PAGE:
Nielsen put out an interesting report a couple of months ago (thanks to The Advertising Show’s recent interview with Nielsen’s Nic Covey for the tip) that highlighted the results of a study where they asked 27,000 people in 52 countries what they thought about paying for content on the Internet.

To nobody’s surprise, the overwhelming response was, “We don’t want to.” About 85 percent of people surveyed said they wanted all content on the web to be free.

But when they were asked whether they’d be willing to pay for specific types of content, the respondents changed their tune. As it turns out, nearly 60 percent said they’d be willing to pay for theatrical movies online; in fact, about 12 percent already had.

Ditto for music and games. And, to some degree, “professionally produced video” and online magazines. From there, the numbers of people who say they’d consider paying for other kinds of content—newspapers, podcasts, blogs, radio, social communities, consumer-generated video, et al—fall off precipitously.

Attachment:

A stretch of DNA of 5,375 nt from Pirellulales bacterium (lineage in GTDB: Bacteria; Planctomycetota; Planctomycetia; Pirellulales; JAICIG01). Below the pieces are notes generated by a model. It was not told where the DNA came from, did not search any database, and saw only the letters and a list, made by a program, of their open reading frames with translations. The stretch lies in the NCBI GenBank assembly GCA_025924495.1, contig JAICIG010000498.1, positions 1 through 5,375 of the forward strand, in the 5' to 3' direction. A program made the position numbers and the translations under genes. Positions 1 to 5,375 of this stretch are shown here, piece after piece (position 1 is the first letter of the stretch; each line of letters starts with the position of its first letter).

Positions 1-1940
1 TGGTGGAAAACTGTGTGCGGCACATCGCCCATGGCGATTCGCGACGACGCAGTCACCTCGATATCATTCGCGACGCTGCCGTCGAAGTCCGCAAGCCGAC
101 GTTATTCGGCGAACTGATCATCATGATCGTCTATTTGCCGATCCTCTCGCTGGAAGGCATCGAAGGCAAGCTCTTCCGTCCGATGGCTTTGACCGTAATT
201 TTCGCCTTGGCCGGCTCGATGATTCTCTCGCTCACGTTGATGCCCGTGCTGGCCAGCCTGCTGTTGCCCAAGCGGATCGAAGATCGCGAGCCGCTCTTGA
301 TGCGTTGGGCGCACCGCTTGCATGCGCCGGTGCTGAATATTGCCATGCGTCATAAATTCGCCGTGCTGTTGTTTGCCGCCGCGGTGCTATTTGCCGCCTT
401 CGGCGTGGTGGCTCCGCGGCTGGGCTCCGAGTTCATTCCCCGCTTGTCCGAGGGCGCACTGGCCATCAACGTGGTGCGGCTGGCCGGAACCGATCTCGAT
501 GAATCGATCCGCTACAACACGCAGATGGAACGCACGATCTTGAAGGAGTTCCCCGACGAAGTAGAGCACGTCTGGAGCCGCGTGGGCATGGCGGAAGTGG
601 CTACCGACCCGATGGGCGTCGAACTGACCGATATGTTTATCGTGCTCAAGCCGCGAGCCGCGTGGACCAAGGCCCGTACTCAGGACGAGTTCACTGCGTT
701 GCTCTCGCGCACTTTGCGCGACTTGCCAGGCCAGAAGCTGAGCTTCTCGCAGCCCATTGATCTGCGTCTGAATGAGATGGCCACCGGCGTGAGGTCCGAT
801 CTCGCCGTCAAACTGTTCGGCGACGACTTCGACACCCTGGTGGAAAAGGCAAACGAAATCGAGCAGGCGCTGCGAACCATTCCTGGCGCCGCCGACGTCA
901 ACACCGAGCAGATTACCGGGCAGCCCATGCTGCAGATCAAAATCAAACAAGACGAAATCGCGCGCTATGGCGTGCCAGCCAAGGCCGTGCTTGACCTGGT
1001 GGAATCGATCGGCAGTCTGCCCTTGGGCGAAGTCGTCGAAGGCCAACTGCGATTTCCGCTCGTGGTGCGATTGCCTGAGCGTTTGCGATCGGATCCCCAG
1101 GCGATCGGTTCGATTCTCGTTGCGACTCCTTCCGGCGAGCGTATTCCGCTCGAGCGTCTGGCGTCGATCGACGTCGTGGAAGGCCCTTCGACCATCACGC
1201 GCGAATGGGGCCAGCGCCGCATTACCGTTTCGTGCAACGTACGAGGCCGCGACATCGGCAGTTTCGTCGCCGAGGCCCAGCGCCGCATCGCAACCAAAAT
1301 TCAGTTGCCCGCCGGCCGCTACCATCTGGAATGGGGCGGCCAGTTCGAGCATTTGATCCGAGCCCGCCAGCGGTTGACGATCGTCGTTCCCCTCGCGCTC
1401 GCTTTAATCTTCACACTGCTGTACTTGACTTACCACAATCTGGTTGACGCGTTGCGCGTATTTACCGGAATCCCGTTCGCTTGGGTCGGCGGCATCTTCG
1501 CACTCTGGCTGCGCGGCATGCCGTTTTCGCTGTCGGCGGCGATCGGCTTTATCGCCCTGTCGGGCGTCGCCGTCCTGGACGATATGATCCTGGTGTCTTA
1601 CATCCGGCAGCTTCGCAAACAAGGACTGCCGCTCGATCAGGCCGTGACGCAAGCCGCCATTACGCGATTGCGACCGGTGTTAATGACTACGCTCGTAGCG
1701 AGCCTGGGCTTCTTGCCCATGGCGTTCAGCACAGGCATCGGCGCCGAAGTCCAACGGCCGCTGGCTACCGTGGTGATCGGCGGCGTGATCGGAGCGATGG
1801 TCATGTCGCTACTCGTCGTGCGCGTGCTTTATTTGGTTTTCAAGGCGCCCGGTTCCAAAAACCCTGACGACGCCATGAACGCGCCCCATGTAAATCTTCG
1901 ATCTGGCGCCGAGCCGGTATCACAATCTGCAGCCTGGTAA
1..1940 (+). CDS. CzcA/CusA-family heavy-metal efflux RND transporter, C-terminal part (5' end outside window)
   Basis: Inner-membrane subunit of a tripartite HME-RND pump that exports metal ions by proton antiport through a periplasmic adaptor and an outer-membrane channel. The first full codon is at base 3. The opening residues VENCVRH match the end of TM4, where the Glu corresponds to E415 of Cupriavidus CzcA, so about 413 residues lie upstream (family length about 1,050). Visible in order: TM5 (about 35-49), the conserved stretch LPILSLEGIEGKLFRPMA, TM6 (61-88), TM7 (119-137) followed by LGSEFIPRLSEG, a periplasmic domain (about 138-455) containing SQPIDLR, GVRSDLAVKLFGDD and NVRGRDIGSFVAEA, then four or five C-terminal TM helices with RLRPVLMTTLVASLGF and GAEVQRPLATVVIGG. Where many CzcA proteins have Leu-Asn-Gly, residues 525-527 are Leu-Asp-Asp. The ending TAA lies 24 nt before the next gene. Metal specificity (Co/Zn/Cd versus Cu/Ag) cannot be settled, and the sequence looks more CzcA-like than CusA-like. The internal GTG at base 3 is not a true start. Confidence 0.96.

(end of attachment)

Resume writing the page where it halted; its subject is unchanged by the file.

There are lots of interesting takeaways from this study. Here are a few things to keep in mind:

  • People will pay for online content. In general, they’ll pay for the things they’re already used to paying for via other delivery systems: movies, music, and games.
  • People can tell the difference between professional content and amateur content.  Regardless of whether or not you’re asking people to pay for content, they can tell the difference between content they might pay for and content they definitely would not pay for.
  • People believe that if they pay for content, they should have the right to copy and share it with others.
  • In general, people accept advertising as the cost of getting free content. About half of respondents from around the world would be willing to accept more advertising on the Internet to support the cost of content.

How valuable is your content? If you had to start charging visitors for your content today, would they come back tomorrow? Would visitors put up with advertising on your site to consume your content? If not, what makes you think they’re taking you seriously now?